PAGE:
News

What's Your Question? 

   

   



Answer

GrowNOW is a program provided by the State Treasurer's office for small business owners. Small businesses that can commit to creating or retaining jobs in Ohio can receive a two-year, 3% interest rate reduction on new or existing loans.

Thank you for your question.

X

I believe government should serve the people. Feel free to contact my office if you have any questions we can assist in answering.

RECENT QUESTION

What does the State Treasurer offer to help small businesses in Ohio?
See Answer »

State Treasury Feed

Show:
Treasurer’s Office Receives Third “Clean” Annual Audit in Three Years
content containter top

History of the State Treasury

Proudly serving Ohio for more than 200 Years

Before Ohio became a state there was a public official managing the public's money.  John Armstrong of Marietta served as Treasurer-General for the Northwest Territory from 1796 to 1803.

Armstrong was appointed to the post by Congress, a role taken over by the Ohio Legislature in 1803. The legislature relinquished that power in 1851, when the treasurer became an elected official. Just like today, the treasurer back then was responsible for collecting and safeguarding most of Ohio's taxes and fees and managing state investments.

Although the role of the treasurer has remained the same, the scale of the office has increased dramatically since the mid-19th century.
The Ohio Treasury handled only about $6 million in total public funds in the late 19th century. In 2000, the office managed more than $160 billion in financial assets, including an investment portfolio that now exceeds $12 billion.

The Treasury was located in the Ohio statehouse from 1861 until 1974, when it was moved to its current location in the Rhodes Office Tower in downtown Columbus. Records show that it took a day and a half and 180 trips to move about $9 billion in securities from statehouse vaults to the Treasury's new offices.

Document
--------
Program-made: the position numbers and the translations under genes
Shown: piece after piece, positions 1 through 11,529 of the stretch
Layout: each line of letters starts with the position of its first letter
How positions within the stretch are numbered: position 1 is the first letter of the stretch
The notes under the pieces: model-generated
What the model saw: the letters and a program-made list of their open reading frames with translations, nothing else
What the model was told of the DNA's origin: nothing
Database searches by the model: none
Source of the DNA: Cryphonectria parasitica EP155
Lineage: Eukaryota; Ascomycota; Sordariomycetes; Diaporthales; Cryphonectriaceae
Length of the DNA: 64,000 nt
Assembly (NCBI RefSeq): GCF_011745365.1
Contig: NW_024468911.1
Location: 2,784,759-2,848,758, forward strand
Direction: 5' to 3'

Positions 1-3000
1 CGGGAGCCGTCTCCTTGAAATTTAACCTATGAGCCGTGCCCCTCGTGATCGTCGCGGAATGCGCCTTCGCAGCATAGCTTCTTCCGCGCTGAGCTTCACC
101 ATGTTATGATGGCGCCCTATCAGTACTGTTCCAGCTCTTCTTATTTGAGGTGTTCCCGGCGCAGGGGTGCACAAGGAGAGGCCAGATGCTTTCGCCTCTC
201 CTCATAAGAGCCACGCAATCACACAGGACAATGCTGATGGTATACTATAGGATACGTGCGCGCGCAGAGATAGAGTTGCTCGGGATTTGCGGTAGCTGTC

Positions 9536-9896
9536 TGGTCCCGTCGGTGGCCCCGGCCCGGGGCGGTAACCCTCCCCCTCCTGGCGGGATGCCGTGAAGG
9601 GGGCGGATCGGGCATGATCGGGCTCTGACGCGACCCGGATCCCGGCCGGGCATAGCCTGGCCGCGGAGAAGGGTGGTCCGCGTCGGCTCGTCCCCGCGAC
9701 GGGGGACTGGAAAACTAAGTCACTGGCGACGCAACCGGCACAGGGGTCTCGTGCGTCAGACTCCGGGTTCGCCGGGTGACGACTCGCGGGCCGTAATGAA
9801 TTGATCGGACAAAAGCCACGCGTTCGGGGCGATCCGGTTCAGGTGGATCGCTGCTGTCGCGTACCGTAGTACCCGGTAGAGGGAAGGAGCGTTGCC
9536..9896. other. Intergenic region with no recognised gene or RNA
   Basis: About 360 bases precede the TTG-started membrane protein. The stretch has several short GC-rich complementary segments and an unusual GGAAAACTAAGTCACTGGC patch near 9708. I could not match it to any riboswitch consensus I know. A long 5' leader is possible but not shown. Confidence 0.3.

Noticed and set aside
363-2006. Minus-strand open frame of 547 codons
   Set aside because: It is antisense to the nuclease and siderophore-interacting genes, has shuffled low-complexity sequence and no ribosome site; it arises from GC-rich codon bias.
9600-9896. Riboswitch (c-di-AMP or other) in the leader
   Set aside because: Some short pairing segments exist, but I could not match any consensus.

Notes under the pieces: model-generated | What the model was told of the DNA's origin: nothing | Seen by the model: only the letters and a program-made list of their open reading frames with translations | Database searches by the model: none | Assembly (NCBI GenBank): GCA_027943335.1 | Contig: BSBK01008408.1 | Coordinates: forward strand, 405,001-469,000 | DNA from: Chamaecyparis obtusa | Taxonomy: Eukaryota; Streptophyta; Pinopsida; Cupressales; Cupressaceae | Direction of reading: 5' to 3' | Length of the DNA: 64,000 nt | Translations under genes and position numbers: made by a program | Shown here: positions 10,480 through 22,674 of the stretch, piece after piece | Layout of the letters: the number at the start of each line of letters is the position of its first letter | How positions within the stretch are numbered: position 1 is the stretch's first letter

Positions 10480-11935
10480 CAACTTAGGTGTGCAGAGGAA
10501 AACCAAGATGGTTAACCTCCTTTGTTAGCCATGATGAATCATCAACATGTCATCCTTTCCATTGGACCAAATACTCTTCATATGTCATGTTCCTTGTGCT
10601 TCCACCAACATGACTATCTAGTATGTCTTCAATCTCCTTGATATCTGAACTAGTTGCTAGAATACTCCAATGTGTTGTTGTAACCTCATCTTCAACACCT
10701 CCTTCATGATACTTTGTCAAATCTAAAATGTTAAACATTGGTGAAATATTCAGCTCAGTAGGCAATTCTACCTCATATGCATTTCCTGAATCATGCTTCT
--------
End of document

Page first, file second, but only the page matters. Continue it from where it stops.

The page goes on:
The original office, located just inside the west entrance of the statehouse, was restored to its 19th-century appearance during the capital building's recent renovation. It is still used for ceremonial Treasury events.

Past State Treasurers:

Josh Mandel
2011-Present 

Kevin L. Boyce
2009-2011

Richard Cordray
2007-2009

Jennette B. Bradley
2005-2007

Joseph T. Deters
1999-2005

J. Kenneth Blackwell
1994-1999

Mary Ellen Withrow
1983-1994

Gertrude W. Donahey
1971-1983

John D. Herbert
1963-1971

Joseph T. Ferguson
1959-1963

Roger W. Tracy
1951-1959

Don H. Ebright
1939-1951

Clarence H. Knisley
1937-1939

Harry S. Day
1931-1937

Edwin A. Todd
1930-1931

H. Ross Ake
1929-1930

Bert B. Buckley
1927-1929

Harry S. Day
1923-1927

Rudolph W. Archer
1919-1923

Chester E. Bryan
1917-1919

Rudolph W. Archer
1915-1917

John P. Brennan
1913-1915

David S. Creamer
1909-1913

Charles C. Green
1908-1909

William S. McKinnon
1904-1908

Issac B. Cameron
1900-1904

Samuel B. Campbell
1896-1900

William T. Cope
1892-1896

John C. Brown
1886-1892

Peter Brady
1884-1886

Joseph Turney
1880-1884

Anthony Howells
1878-1880

John M. Millikin
1876-1878

Leroy Welsh
1875-1876

Isaac Welsh
1872-1875

S.S. Warner
1866-1872

William Hooper
1865-1866

G.V. Dorsey
1862-1865

A.P. Stone
1857-1862

William H. Gibson
1856-1857

John G. Breslin
1852-1856

Albert A. Bliss
1847-1852

Joseph Whitehill
1835-1847

Henry Brown
1823-1835

Samuel Sullivan
1820-1823

Hiram M. Curry
1816-1820

William McFarland
1803-1816

John Armstrong
1796-1803
content container bottom